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A brand extension basically is a spin-off product with the same brand as the parent product. These new products are usually closely-related to the original. A good example of a brand extension is Reese's® Peanut Butter. A company that was already known for their peanut butter based candy began marketing a line of standard, non-candy, peanut butter. Companies use brand extensions to put the brand's name in more locations, increasing the number of times a consumer will see it during a shopping trip.
In order for a brand extension to be successful, the original brand generally needs instant name recognition and a good reputation. It also helps if the spin-off product has a similar focus to the the parent product, so consumers will associate the parent brand's good reputation with the new product. In the cases of Reese's®, the company makes a wide range of peanut butter candy that available worldwide. As a brand name it is nearly synonymous with its product. As a result, the company was able to make other products, such as peanut butter, baking chips, and peanut butter cookies. All of these products are similar to the original peanut butter candy, but different enough to have other competitors and locations in a grocery store.
A brand extension can be risky for the parent company. They often need to invest in research and equipment to make the new product, then spend money to market it. One failed extension can lead to millions of lost dollars and potentially damage a company's reputation. In order to see if the their customer base is ready to try new products, many companies opt for a product extension as a first step. These are products that occupy the same location as the original product and appeal to the same customers. For example, Mountain Dew™ makes a brand soda, then offers more than ten varieties of Mountain Dew™ based drinks. Each of these sodas are appealing to the same market as a whole, but each has a slightly different niche audience.
Product extensions are often seen as a first step toward a brand extension. A company expands its reach in small increments through new products in its own sphere of influence. As it gains market share within its original area, it can use the steady income and increased consumer base of its flagship product to move into other areas and create brand extensions.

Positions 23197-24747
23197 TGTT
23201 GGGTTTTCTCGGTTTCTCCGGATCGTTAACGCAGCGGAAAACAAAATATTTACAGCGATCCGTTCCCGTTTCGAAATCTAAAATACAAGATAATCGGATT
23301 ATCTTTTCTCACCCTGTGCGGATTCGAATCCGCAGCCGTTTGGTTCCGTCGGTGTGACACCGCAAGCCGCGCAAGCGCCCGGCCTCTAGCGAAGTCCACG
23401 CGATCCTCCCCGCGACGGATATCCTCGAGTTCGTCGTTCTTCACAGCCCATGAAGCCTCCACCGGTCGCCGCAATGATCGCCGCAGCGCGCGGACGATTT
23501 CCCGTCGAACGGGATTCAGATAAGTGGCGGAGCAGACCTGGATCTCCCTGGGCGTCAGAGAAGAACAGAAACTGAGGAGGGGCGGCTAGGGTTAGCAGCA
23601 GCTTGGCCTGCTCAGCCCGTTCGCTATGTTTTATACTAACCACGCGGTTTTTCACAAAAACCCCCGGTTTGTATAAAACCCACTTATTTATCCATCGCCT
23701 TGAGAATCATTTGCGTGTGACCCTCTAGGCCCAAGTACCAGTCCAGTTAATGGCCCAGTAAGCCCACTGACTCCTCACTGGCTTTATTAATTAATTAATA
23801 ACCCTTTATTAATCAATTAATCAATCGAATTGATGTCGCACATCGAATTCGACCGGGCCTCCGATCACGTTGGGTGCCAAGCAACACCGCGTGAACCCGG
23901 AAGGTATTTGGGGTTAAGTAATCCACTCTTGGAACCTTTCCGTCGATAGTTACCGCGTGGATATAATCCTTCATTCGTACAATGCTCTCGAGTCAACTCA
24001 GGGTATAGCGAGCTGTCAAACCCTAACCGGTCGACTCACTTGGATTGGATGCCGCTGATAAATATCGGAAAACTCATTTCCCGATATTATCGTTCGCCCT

Great information! My company is looking to use Brand Extension on one of our products. I've been researching the internet to find advantages and disadvantages. Your blog was very useful!
In some cases brand extension can be really crazy.
I'm thinking specifically of the Hello Kitty brand but there are other similar ones.
It gets to the point where the brand is so popular people will buy anything that has the brand on it. Which is why you end up with Hello Kitty guns, Hello Kitty duct tape and Hello Kitty urinal cakes (I know, I know, it's really weird).
I mean, most of the collectors of this kind of merchandise are young females who wouldn't ordinarily dream of buying a gun, let alone a urinal cake.
But put Hello Kitty's face on those products and you are guaranteed sales.
I guess in a way they are creating their own little bubble, because brands are usually worth only what people are willing to pay for it.
I was really happy when Reese's Peanut Butter Cups finally came down under, although I hardly ever get them.
But I think people here are more likely to buy the peanut butter than the candy.
Peanut butter candy is just not really common in New Zealand and Australia and people are turned off by it.
It's the same problem with root beer and other things like that. There's no market for it, so there's no point in bringing the brand in, so there is no chance to create a market.
I think that's where line extension as a branding strategy really works, because if people like the Reese's peanut butter, they'll be more likely to try something they'd usually consider weird, like the cups.
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